Case 3: Unknown defect in the proximal LMT (Severe calcified nodule in the proximal LMT)
A 76-year-old male had presented with chest pain with left shoulder radiation and shortness of breath to outside hospital one week ago. The patient was found to have elevated troponin-I HS (peak 16.8 ng/L), and subsequent coronary angiography showed multi-vessel coronary artery disease. He had a history of hypertension, ESRD (on dialysis), dilated cardiomyopathy, PAF, and CAD (status post PCI, details unknown). Cardiothoracic surgery was consulted for possible CABG, but he declined and is opting for PCI revascularization. He transferred to our hospital for high-risk PCI. Echocardiography showed reduce left ventricular wall motion with ejection fraction of 30%. We planned for impella-assisted PCI.
Angio Pre CAU run5
IVUS 3 Pre just LM
Coronary angiography showed 80-90% stenosis at the ostial LMT with spherical perspective image and 80-90% stenosis at the proximal LAD. The LCX had a moderate 50-60% stenosis at OM1. RCA had a mid 70-80% stenosis. IVUS images showed severe calcified nodule at the ostial LMT, although IVUS catheter did not pass the proximal LAD lesion. The MLA was 6.18mm². Therefore, we first performed rotational atherectomy (RA) with a 1.25mm burr for proximal LAD and a 2.0mm burr for ostial LMT.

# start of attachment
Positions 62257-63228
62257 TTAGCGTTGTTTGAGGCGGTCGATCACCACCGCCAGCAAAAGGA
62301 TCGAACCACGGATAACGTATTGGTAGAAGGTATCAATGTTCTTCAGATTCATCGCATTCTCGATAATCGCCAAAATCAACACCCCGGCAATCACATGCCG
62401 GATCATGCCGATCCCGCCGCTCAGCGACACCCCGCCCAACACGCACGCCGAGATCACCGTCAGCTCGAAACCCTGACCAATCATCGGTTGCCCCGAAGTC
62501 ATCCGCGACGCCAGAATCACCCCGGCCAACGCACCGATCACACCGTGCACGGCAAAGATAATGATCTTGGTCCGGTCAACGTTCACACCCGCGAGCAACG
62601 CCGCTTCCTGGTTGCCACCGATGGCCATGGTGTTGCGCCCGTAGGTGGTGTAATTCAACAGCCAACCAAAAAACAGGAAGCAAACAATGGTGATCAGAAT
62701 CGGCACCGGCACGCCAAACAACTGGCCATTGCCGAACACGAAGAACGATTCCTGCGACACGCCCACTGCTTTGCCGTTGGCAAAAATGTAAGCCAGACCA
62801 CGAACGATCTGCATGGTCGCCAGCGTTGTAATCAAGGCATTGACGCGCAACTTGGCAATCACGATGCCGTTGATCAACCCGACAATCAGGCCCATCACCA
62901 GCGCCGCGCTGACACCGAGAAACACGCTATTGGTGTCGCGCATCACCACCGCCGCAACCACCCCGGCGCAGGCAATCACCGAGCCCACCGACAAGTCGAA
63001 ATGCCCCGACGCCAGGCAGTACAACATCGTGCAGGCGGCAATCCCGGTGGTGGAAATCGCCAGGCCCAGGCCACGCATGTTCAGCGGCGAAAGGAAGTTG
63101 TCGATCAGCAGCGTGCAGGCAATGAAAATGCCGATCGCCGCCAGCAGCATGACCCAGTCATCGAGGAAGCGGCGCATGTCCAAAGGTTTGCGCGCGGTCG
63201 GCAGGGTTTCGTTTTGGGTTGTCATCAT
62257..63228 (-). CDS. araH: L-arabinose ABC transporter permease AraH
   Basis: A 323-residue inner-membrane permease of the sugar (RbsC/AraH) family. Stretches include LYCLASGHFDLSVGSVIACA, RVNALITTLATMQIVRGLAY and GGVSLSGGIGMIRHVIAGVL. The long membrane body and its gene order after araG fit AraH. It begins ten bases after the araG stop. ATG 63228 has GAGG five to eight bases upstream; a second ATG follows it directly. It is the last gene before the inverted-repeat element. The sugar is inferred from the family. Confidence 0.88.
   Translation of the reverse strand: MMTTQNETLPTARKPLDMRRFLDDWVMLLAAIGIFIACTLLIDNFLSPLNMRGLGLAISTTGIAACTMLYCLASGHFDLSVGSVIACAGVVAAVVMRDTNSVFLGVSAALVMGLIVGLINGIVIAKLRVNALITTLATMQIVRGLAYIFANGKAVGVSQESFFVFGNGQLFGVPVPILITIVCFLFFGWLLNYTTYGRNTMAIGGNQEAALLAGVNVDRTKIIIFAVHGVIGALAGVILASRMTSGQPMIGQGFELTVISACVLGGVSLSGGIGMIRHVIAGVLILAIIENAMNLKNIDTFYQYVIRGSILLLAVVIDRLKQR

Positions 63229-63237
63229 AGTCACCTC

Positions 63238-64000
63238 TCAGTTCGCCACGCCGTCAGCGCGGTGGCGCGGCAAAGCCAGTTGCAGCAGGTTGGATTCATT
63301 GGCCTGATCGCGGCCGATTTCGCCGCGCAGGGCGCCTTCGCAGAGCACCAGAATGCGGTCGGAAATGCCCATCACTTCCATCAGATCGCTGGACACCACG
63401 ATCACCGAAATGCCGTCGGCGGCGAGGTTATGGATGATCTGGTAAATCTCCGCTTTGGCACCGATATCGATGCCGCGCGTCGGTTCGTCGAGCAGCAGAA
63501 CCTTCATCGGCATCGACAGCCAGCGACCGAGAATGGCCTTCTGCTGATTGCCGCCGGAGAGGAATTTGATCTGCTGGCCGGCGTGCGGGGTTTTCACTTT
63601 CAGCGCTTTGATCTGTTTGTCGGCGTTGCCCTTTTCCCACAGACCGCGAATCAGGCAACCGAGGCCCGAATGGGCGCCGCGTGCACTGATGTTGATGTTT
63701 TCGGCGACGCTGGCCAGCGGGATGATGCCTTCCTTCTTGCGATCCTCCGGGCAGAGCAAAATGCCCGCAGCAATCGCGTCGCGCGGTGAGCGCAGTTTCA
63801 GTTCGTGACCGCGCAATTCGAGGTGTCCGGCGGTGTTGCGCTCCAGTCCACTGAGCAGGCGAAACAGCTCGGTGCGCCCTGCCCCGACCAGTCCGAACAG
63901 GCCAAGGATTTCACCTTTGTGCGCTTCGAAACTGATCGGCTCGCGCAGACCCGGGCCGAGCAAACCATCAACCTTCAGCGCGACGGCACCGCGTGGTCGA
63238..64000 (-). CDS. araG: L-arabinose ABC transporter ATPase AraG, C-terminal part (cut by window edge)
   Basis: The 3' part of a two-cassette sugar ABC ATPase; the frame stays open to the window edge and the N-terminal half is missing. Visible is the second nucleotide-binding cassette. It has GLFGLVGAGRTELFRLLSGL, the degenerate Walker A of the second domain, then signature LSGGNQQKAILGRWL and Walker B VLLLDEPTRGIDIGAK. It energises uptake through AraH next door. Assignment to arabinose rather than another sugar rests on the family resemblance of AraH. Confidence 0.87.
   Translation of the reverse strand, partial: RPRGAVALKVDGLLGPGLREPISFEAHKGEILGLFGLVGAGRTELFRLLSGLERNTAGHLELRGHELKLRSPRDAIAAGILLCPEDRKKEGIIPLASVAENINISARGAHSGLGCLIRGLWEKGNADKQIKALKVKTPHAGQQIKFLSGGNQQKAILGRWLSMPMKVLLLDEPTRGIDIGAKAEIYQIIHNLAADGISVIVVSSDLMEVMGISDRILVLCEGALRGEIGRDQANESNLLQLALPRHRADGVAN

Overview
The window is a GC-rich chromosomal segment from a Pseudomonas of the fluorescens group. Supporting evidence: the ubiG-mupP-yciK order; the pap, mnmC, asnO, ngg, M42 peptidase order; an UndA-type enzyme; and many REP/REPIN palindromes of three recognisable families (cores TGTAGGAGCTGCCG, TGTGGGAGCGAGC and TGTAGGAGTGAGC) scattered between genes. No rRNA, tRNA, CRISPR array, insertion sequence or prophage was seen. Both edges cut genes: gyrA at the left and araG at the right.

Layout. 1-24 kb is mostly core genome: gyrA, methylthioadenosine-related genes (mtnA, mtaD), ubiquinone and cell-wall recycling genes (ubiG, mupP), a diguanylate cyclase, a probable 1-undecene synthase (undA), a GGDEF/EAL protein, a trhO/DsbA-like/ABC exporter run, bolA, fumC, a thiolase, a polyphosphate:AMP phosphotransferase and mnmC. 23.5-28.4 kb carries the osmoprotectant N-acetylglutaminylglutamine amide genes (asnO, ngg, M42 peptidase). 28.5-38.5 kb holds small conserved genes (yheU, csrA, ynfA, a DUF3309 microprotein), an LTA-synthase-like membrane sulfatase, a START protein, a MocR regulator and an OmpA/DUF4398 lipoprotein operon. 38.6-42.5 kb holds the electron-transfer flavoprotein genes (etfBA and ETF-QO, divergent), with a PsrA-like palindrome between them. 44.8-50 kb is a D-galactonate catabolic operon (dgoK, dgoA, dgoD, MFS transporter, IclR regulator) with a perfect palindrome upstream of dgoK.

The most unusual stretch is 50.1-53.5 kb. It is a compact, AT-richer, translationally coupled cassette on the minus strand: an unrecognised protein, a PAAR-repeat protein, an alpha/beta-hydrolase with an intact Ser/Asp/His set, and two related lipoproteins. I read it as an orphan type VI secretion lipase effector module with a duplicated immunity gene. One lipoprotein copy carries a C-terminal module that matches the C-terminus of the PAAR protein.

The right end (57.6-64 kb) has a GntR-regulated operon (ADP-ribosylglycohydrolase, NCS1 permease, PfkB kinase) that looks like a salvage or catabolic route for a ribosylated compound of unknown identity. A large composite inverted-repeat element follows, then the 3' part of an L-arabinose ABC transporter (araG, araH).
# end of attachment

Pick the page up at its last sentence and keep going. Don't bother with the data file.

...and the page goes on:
IVUS 11 Post RA2.0 just LM
Then, the proximal LAD and ostial LMT lesion were pre-dilated with 3.0mm non-compliant (NC) balloon. Repeat IVUS showed fractures of calcified plaque.
IVUS After RA+POBA run19
A 3.0mm x 38mm DES was deployed at the proximal LAD and two 5.0mm x 8mm DES was deployed at the ostial LMT. Repeat IVUS showed stent proximal edge dissection and stent malapposition at the proximal LAD.
IVUS 29 Post Stent from LAD to LM
Therefore, another 3.5mm x 16mm was deployed at the proximal LAD to overlap the first stent. Then stents was post-dilated with a 3.5mm NC balloon for the proximal LAD and a 5.0mm NC balloon for the ostial LMT. The MSA were 10.5mm² for proximal LAD and 20.8mm² for ostial LMT.
Angio Post CRA run46
In this case, it was not clear from the angiogram whether the circular defect in the ostial LMT was a thrombus or calcification, but by using IVUS, it was identified as a calcified nodule, and appropriate treatment was achieved using rotational atherectomy. In addition, we were able to identify the dissection of the stent edge at the proximal LAD, which allowed us to appropriately bail out by deploying another stent.